Description: Since the early 1990's, a large number of personal-injury actions have been filed against makers of bone screws and the surgeons who surgically implanted them. The plaintiffs alleged that the bone screws were improperly marketed for use in the spine (pedicle), although they are only medically appropriate for use in long bones (arms, legs). The plaintiffs alleged severe and debilitating back injuries. Among other proof, plaintiffs point to the fact that the FDA generally refused to approve these devices for use in the spine.
The federal cases were consolidated by the Judicial Panel on Multidistrict Litigation and sent to Senior Judge Louis Bechtle in Philadelphia. The plaintiffs' lawyers, known as the Plaintiffs' Legal Committee ("PLC"), apparently believed that one of the defendants, AcroMed Corporation, a closely-held corporation, was financially at risk because of the onslaught of litigation. In January 1997, AcroMed and the PLC entered into a "limited fund" class action settlement, and sought to certify the case on a non-opt-out basis. Without getting into all the details, the settlement provided that the class members would split $100 million cash, plus the value of AcroMed's liability insurance policies (probably worth another $10 million, but in dispute). Class members would submit proof of their injuries and other information and individual cash awards by a neutral administrator. AcroMed escrowed $10 million and promised to raise the bulk of the remainder of the $100 million by unsecured borrowing on its cash flow (i.e., its future business). (Approximately, 4500 AcroMed bone screw recipients and some of their spouses made claims on the settlement fund).
As noted above, some plaintiffs also alleged claims against their surgeons on the ground that the surgeons should have warned them of the bone screw's FDA regulatory status. Plaintiffs also claimed that surgeons took money or stock from AcroMed and put those financial interests ahead of their patients, and had other conflicts of interest. The class action settlement purported to bar such claims against doctors. The settlement release went so far as to bar claims against doctors who told their patients that the device was FDA approved when they knew it was not. The release also barred certain claims against hospitals where the surgeries took place. Neither the doctors nor the hospitals were defendants in the class action or in the multi-district proceedings, nor had they made any financial contribution to the settlement. AcroMed defended the release of the surgeons and hospitals on the ground that it needed to maintain good relations with its customers to insure future profitability.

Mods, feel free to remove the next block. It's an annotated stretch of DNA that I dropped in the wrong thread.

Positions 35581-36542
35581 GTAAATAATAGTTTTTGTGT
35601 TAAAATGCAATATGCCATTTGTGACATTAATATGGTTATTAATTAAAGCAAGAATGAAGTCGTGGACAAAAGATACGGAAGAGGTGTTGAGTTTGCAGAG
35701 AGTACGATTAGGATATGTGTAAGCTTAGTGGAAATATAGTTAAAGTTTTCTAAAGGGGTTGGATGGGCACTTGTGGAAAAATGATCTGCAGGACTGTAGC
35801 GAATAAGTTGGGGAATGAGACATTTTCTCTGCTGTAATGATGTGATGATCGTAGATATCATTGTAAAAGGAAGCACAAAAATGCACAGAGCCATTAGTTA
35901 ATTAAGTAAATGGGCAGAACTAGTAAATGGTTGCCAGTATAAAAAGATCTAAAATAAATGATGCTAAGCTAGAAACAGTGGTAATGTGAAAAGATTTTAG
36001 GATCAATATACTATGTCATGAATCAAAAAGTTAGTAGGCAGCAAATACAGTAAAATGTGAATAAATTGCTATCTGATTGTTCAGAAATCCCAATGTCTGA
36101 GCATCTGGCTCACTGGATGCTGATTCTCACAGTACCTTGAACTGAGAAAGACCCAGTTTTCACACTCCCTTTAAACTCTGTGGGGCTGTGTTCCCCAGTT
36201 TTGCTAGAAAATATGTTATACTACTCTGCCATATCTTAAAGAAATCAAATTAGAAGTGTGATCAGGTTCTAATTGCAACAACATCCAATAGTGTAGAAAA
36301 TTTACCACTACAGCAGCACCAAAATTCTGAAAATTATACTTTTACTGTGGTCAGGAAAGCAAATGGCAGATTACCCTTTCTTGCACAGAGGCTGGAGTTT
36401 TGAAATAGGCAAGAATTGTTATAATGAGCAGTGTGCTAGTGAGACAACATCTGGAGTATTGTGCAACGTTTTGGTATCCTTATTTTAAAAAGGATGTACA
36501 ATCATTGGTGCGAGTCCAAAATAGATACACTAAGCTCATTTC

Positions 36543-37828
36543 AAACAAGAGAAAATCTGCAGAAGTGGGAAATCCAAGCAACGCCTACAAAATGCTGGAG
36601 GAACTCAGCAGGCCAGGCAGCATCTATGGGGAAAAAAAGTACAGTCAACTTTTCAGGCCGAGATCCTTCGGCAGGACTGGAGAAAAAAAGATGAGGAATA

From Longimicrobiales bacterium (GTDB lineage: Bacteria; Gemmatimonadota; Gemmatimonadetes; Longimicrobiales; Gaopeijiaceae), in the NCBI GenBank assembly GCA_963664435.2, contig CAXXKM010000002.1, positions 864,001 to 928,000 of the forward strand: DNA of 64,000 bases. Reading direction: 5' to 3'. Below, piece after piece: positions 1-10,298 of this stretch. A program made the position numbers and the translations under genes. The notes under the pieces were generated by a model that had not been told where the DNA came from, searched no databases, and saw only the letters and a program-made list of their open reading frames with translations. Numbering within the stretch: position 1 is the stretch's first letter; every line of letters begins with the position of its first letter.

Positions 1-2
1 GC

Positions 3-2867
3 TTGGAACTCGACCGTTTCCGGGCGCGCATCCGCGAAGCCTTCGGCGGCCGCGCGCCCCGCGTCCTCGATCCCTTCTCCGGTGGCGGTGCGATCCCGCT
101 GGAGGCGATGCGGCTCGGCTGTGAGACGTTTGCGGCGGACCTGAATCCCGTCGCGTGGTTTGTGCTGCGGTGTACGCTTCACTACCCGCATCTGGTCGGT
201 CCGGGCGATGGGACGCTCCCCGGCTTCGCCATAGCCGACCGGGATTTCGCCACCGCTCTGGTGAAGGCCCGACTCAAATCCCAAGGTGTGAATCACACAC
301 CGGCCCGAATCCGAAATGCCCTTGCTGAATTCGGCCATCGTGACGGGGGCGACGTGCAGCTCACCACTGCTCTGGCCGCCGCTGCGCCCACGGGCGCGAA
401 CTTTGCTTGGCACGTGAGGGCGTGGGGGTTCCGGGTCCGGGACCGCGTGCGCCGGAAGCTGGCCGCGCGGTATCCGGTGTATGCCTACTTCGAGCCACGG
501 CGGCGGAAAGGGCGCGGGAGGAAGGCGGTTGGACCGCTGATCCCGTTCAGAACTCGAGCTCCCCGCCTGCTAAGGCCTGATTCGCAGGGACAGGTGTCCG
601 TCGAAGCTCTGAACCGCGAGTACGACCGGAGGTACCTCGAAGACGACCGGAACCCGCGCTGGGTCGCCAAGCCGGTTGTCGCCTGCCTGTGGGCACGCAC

C. Public Citizen Involvement: We represented 33 objectors, mostly from Tennessee, who had substantial claims against their doctor and the hospital at which the surgery took place. We took no position on the settlement against AcroMed, but argued that the release of the health care providers, especially on a non-opt-out basis, was unfair and violated Rule 23 and due process.
We filed comprehensive briefs and participated in the first stage of the district court fairness hearing on April 23 and 24, 1997, briefly cross-examining some of the settling parties' witnesses and commenting on the settling parties' arguments. The fairness hearing reconvened on June 3, 1997, at which time we presented oral argument on the legal issues. We also took some discovery designed to prove exactly the types of claims that were barred by the settlement's release of health care providers.
The district court approved the settlement on October 17, 1997. As to AcroMed, the district court found that the company's net worth, absent the litigation, was $104 million and that the litigation costs and potential liability was far greater, thus justifying "limited fund" non-opt-out class certification. The court also found that the settlement was fair to the class. Finally, the court approved the release of doctors and hospitals with almost no analysis, thus rejecting our clients' position. (It is now clear that the settlement, even as to AcroMed, would be impermissible under the Supreme Court's later decision in Ortiz v. Fibreboard Corp., 527 U.S. 815 (1999) (see #12 below)).
Our clients appealed. Thereafter, AcroMed approached our clients' local Tennessee counsel and "settled" our clients' claims on secretive terms without our knowledge. Other appeals filed by subrogating health care insurance providers were later settled as well, and the overall class settlement became final in April 1998.
One other development is noteworthy. About five months after the district court approved the settlement, and shortly after our clients' appeal was bought off, AcroMed was sold to a French firm, Depuy, for about four times the supposed $104 million value that the district court found based on the settling parties' contentions. (Depuy was later acquired by Johnson & Johnson). We do not know whether AcroMed was in negotiation with its prospective buyer during the class action settlement process or whether class counsel ever explored whether AcroMed was up for sale.